Arcosanti is more than just an architectural endeavor; it’s an exploration into the potential future of human habitats. Nestled in the arid landscapes of Yavapai County, Arizona, it stands as a living, evolving example of “arcology”—a portmanteau of architecture and ecology coined by Italian-American architect Paolo Soleri. Since its inception in 1970, this experimental town has sought to marry the bustling energy of urban life with the environmental stewardship of ecological design.
Arcosanti Technical Information
- Architects: Paolo Soleri
- Location: Yavapai County, Arizona, United States
- Client: Cosanti Foundation
- Topics: Experimental Architecture, Desert Architecture
- Project Year: 1970-present
- Photographs:© Xavier De Jaureguiberry
If you are truly concerned about the problems of pollution, waste, energy depletion, land, water, air and biological conservation, poverty, segregation, intolerance, population containment, fear, and disillusionment, join us.
– Paolo Soleri1-2
The Concept: Arcology
Paolo Soleri introduced the world to the concept of arcology as a way to rethink the urban environment. Rather than viewing architecture and ecology as separate entities, Soleri proposed their amalgamation into a unified concept, aiming to forge communities that exist in harmony with the natural world. In this view, cities should not be sprawling, resource-draining behemoths but rather, vertically integrated, self-sustaining entities that encourage human interaction while respecting the natural environment.
When it comes to construction, Arcosanti deviates from conventional methods, adopting unique materials and orientation techniques. The use of tilt-up concrete panels made from local silt adds an earthy aesthetic while ensuring the built environment blends seamlessly into the surrounding landscape. Artwork is often integrated directly into these panels, adding an extra layer of personality to the architecture.
Sunlight plays a pivotal role in the design of Arcosanti’s structures. Most buildings face southward to capitalize on natural light and heat during the winter, while the roof designs are tailored to minimize exposure during the scorching Arizona summers. The apse-shaped structure housing the bronze casting area pays homage to classical architectural forms while serving a functional purpose in the community’s bell-making enterprise.
The ambition of Arcosanti is not just to construct buildings but to foster a vibrant, self-sustaining community. Presently, the town comprises thirteen significant structures, including a visitors’ center, cafes, workshops for ceramics and bronze casting, and residential spaces. An organic, intricate layout forgoes the grid system commonly found in U.S. cities, creating an atmosphere designed to maximize social interactions among its 50 to 150 inhabitants, many of whom are students, volunteers, or workshop participants.
Arcosanti’s economic underpinnings are as unique as its architecture. The sale of bells—crafted from clay and bronze right on site—provides a significant portion of its funding. Workshop fees and donations constitute other revenue streams, while most of the construction and day-to-day operations are handled by volunteers and low-wage workers.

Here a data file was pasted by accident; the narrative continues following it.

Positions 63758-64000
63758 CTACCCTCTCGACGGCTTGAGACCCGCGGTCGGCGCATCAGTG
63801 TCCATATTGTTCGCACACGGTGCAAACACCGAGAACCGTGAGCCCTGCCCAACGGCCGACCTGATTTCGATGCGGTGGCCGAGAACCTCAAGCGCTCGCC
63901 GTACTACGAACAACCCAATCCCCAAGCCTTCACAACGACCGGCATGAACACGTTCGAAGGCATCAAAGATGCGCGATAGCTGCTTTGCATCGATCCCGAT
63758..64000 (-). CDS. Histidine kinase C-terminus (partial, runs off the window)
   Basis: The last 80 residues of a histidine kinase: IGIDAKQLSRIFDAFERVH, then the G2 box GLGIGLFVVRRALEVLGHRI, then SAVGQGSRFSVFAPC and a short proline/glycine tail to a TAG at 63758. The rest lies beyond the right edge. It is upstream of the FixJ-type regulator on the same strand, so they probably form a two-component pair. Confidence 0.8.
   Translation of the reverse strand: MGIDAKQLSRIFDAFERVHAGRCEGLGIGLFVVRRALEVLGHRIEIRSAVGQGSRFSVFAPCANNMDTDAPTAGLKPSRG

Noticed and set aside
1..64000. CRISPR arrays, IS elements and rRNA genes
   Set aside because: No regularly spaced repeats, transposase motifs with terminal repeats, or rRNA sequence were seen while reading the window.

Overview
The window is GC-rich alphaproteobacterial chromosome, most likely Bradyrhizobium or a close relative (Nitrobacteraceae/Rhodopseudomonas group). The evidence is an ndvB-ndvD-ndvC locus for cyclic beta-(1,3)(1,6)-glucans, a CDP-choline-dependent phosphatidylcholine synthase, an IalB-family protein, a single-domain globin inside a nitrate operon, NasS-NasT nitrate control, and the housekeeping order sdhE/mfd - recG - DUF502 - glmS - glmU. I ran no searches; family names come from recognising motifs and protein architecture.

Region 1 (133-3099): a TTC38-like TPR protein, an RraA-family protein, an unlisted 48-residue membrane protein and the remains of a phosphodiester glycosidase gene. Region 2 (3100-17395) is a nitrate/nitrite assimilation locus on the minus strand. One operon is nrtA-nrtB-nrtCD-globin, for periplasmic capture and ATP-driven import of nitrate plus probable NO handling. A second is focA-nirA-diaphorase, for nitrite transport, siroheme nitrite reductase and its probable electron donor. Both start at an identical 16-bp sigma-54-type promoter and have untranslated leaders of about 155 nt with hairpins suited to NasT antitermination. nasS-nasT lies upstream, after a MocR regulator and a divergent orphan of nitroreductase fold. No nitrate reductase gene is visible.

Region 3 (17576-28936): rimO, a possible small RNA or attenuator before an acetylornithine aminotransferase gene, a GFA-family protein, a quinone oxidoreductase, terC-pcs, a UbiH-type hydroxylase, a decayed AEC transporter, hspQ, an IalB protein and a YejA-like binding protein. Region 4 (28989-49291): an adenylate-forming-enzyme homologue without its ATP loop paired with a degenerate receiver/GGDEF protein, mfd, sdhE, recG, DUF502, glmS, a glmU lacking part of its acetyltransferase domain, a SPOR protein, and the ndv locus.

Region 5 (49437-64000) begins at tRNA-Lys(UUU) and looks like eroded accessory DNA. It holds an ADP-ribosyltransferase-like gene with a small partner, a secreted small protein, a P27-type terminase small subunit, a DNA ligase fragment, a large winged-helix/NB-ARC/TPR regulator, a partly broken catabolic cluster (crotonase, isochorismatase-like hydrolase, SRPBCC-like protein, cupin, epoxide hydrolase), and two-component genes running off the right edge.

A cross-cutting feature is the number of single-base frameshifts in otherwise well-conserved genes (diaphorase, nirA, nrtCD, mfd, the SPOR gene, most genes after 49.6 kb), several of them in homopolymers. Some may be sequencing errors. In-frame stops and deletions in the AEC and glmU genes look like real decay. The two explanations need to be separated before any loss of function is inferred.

Arcosanti is, at its core, an educational endeavor. Thousands of students and professionals from around the world have come to participate in workshops covering a myriad of subjects from architecture to philosophy, science, and agriculture. It has become a living classroom where the lines between education and everyday life are blurred.
Despite the slow pace of construction and the setbacks, Arcosanti remains a compelling testament to Paolo Soleri’s vision. While it has not yet reached its planned population of 5,000 or completed its grander “Arcosanti 5000” design, it serves as a unique case study in sustainable urban planning. With 40,000 tourists visiting yearly, its impact goes beyond its physical boundaries, offering lessons and inspiration for architects, urban planners, and dreamers around the world.
Arcosanti encapsulates Paolo Soleri’s commitment to reimagining the possibilities of architecture in harmony with ecology. It challenges us to think more deeply about the urban spaces we inhabit, the communities we build, and the planet we share. As we face the imminent challenges of climate change and population growth, the principles underlying Arcosanti offer more than just aesthetic intrigue—they provide a blueprint for a more sustainable, integrated future.
Arcosanti Image Gallery
About Paolo Soleri
Paolo Soleri (1919–2013) was an Italian-American architect, visionary, and urban planner best known for introducing the concept of “arcology,” a blend of architecture and ecology aimed at creating more sustainable and integrated human habitats. Born in Turin, Italy, Soleri received his Ph.D. in Architecture from the Polytechnic University of Turin. After a brief apprenticeship with Frank Lloyd Wright, he broke away to formulate his own theories, eventually moving to Arizona to embark on his most famous project, Arcosanti, an experimental town designed to embody the principles of arcology. Over the years, Soleri’s ideas have influenced multiple generations of architects and urban designers, leaving an indelible imprint on the discourse around sustainable living and urban planning.
Notes & Additional Credits
- The quote encapsulates Soleri’s vision for Arcosanti as not merely an architectural experiment but as a holistic approach to solving broader ecological and social issues. It serves as an invitation for collective action towards building a more sustainable and integrated human habitat.
- Arcosanti Archetype: The Rebirth of Cities by Renaissance Thinker Paolo Soleri by Marie Wilson, Michel Sarda